Thomas & Matthew Kaufman (11 yo twins) 15 March, 2012 17:17
Thanks once again for your most informative expose on the equinoxes. Because of you I (Thomas) won a bet with my twin brother about the date of the autumnal equinox (southern hemisphere) - Matt thought it would be 21st March but I bet on the 20th march - so thanks for verifying my prediction and winning me some money.!!
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abby 17 March, 2012 03:25
i havant found what im looking for
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Discovery Centre 17 March, 2012 09:56

Hi Abby,
We're sorry to hear that. You can submit any further questions you have through our 'Ask the Experts' website.

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Sari 19 March, 2012 20:52
Just the information I was looking for and pulled it up with the first go on a google search. Thanks!
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ARNOLD 20 March, 2012 22:14
I am an old man and once read that the British used March 1st as the Date that they put their servicemen here into Winter Uniforms and September 1st into Summer Uniforms. It is interesting to note that the Mother Country does not use the same dates. I agree with others that Australia should use the dates about three weeks later that most countries use.
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Jenny 22 March, 2012 08:10
Just the information I was looking for and so easy to find. I love the art work. So why does Australia use the 1st of March as the start of Autumn?
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Discovery Centre 22 March, 2012 09:29
Hi Jenny, Good question! See our answer to Ronnie's question (above - 17 September 2010).
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don 31 May, 2012 10:15
mad
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DOn 13 June, 2012 18:51
I thought the Equinox was on the 20th March and 22nd Sepember
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Discovery Centre 15 June, 2012 16:24

Hi Don, the Planetarium staff have said that the dates on this link are correct. The Spring Equinox occurs at 00:49am on the 23rd Sept. 2012 but on the other side of the Earth it occurs on the 22nd September.  

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Karen 21 June, 2012 07:33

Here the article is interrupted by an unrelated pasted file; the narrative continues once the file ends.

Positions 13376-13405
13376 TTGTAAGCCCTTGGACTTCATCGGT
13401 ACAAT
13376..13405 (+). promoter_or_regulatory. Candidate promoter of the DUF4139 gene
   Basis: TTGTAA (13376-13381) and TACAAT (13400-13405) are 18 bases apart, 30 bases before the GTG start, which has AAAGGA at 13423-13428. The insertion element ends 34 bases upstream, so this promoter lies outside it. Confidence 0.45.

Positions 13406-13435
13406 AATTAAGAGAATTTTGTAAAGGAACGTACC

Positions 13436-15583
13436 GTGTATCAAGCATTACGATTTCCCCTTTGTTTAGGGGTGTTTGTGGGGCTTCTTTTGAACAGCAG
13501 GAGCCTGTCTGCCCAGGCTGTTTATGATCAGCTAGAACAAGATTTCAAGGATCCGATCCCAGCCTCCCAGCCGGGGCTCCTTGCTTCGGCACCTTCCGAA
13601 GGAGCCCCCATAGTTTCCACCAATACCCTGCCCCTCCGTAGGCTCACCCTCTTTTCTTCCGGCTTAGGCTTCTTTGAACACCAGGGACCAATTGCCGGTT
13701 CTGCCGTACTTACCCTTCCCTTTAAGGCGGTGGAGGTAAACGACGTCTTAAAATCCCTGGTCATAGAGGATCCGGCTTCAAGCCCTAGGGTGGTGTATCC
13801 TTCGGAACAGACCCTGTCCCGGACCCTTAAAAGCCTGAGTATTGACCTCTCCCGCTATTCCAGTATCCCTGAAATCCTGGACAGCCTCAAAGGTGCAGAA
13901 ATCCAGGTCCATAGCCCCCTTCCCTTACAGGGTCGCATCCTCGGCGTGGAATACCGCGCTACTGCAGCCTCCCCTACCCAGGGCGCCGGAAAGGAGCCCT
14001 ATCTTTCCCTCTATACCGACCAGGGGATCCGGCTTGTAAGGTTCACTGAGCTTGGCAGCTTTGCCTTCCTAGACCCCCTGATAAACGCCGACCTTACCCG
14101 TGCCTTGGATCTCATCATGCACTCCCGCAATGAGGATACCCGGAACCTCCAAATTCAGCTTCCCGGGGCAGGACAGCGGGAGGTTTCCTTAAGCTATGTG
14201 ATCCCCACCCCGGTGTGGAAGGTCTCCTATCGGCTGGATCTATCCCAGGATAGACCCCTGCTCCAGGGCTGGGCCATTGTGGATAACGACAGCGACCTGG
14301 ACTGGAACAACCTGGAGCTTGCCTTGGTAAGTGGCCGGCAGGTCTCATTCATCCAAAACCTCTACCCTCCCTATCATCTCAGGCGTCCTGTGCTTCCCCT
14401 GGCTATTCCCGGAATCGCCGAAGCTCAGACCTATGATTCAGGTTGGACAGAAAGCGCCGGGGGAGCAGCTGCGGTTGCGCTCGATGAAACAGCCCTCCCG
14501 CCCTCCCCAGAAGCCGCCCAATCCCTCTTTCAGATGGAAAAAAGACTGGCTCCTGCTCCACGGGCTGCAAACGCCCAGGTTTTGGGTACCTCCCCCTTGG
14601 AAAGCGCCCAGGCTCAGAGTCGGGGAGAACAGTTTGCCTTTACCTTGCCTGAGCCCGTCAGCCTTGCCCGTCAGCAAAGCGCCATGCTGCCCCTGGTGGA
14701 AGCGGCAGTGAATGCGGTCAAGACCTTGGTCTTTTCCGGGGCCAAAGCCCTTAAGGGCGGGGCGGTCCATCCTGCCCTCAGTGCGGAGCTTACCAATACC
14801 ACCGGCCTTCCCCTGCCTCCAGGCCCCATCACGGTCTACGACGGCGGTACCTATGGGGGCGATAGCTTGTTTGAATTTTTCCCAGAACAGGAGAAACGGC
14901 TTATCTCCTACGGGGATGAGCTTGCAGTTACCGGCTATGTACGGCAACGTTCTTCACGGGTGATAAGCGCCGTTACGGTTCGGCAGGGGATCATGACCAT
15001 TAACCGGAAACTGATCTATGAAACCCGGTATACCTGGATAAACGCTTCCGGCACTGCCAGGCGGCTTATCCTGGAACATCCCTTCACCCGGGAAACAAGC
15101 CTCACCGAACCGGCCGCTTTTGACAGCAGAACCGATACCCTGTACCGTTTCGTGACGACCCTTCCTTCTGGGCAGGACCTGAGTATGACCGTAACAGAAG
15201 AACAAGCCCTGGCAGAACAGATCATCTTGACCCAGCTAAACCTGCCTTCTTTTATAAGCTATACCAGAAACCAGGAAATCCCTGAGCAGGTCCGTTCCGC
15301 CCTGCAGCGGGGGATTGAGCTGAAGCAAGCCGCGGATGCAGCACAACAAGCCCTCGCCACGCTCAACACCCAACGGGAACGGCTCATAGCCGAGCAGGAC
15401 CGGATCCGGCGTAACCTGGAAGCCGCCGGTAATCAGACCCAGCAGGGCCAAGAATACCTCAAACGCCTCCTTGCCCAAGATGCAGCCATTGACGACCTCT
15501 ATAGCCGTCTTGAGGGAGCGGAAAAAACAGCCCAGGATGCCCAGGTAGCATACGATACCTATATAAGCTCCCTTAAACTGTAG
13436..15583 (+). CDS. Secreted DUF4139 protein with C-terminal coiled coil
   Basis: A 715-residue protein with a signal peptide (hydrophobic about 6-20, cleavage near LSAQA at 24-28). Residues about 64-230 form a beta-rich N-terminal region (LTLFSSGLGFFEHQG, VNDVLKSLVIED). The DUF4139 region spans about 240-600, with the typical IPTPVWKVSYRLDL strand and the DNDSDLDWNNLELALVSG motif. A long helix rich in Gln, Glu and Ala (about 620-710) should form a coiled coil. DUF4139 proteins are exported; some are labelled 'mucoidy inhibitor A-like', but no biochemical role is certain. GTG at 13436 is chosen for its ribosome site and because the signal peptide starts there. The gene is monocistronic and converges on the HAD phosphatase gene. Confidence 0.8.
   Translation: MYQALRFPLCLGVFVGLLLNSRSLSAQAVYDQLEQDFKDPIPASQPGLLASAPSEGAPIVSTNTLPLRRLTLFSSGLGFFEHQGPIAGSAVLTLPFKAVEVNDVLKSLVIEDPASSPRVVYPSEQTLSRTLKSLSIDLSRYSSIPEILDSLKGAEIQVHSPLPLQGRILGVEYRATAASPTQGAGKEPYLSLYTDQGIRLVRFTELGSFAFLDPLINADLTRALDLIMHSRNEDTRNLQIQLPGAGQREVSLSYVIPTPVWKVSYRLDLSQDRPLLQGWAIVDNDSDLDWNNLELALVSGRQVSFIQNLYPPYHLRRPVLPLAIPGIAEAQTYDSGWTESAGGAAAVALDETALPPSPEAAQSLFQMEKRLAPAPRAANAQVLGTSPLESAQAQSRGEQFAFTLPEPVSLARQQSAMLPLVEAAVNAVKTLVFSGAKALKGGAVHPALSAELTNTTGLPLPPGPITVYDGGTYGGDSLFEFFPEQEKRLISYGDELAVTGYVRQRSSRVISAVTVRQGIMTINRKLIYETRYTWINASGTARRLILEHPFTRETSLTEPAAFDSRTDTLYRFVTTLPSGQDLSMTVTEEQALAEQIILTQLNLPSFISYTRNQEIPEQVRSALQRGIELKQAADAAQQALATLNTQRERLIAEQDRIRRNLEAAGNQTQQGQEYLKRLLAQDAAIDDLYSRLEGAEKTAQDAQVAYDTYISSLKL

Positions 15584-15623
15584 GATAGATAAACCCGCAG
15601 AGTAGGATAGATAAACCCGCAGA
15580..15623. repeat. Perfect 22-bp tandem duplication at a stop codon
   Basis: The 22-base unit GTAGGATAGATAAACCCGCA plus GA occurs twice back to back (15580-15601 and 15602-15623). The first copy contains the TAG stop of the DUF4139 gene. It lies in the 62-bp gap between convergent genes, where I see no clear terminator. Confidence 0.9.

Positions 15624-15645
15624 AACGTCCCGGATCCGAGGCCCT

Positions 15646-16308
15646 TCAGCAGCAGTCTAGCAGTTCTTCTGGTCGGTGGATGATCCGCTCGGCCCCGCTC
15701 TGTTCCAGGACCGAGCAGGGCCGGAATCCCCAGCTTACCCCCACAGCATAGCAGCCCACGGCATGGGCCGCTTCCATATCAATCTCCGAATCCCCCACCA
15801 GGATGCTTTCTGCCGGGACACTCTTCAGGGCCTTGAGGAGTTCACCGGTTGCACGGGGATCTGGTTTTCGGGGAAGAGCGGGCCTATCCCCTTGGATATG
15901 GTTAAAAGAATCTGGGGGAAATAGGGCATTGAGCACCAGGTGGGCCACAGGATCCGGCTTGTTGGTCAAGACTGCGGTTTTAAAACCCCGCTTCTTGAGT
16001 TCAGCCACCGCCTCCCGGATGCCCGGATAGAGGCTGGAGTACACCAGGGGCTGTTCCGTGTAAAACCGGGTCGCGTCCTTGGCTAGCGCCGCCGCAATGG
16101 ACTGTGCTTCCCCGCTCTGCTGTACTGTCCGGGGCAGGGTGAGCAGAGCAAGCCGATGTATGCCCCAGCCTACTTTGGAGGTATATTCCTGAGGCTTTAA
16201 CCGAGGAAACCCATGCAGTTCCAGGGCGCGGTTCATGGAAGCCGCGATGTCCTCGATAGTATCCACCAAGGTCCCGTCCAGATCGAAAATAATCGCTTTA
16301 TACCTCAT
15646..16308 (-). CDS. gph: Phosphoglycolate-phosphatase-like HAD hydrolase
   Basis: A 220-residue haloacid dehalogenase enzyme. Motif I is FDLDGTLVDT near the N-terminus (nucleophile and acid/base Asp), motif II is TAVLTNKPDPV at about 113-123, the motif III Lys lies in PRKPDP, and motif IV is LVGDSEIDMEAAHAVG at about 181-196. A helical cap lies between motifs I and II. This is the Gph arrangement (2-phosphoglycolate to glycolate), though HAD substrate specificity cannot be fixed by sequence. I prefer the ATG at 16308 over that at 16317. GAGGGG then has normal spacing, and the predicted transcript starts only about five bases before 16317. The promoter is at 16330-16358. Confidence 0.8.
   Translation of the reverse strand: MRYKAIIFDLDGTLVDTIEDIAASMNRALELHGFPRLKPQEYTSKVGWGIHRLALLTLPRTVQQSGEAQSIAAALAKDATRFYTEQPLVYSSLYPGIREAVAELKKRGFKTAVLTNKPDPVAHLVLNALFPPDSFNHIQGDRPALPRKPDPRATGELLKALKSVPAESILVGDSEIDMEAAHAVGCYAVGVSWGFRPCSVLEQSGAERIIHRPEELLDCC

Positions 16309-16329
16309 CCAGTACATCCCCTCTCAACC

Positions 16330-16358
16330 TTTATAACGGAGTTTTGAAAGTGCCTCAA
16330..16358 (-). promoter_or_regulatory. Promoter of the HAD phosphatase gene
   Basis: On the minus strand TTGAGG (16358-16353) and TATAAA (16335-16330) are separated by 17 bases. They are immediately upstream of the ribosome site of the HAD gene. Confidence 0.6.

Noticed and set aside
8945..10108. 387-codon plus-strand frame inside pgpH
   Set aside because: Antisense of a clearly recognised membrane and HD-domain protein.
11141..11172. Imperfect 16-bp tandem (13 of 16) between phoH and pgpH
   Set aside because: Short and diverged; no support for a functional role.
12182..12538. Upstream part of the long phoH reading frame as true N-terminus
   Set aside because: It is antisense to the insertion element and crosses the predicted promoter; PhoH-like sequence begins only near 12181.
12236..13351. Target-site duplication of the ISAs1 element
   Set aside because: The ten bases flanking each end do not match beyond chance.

Happy Winter Solstice! Looking forward to longer daylight!
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paul 21 June, 2012 10:27
my class 7d leap grade is learning about the winter solstice today
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Jacob 21 June, 2012 10:29
My class is laerning about this in class. :) :)
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Solstice 9 July, 2012 10:48
Very helpful information. Thanks! :)
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James 15 August, 2012 05:46
Useful info.
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Steve 7 October, 2012 05:42
When seeing Earth diagram seasonal tilt models most people show Earth tilted toaward Left. Sometimes this is confusing because some use tilt to the Right and again makes one confused on the 4-seasons like on Anartica vs. the Artic.
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Robert 5 January, 2013 22:33
I don't see any mention of "Aprillion/ Parillion. 4th January/4 July". When the Southern Hemisphere is closest to the Sun. And Northern Hemisphere furtherest away.
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Joanna Richardson 4 March, 2013 10:08
I really like this information but could it be updated for 2013 and 2014 please.
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wisegeek 5 March, 2013 23:57
the first drawing is wrong. The seasons should be labeled in one hemisphere only. On the right part of the first drawing, the northern hemisphere receives more thermal energy from the sun. So the label should be summer in the northern hemisphere.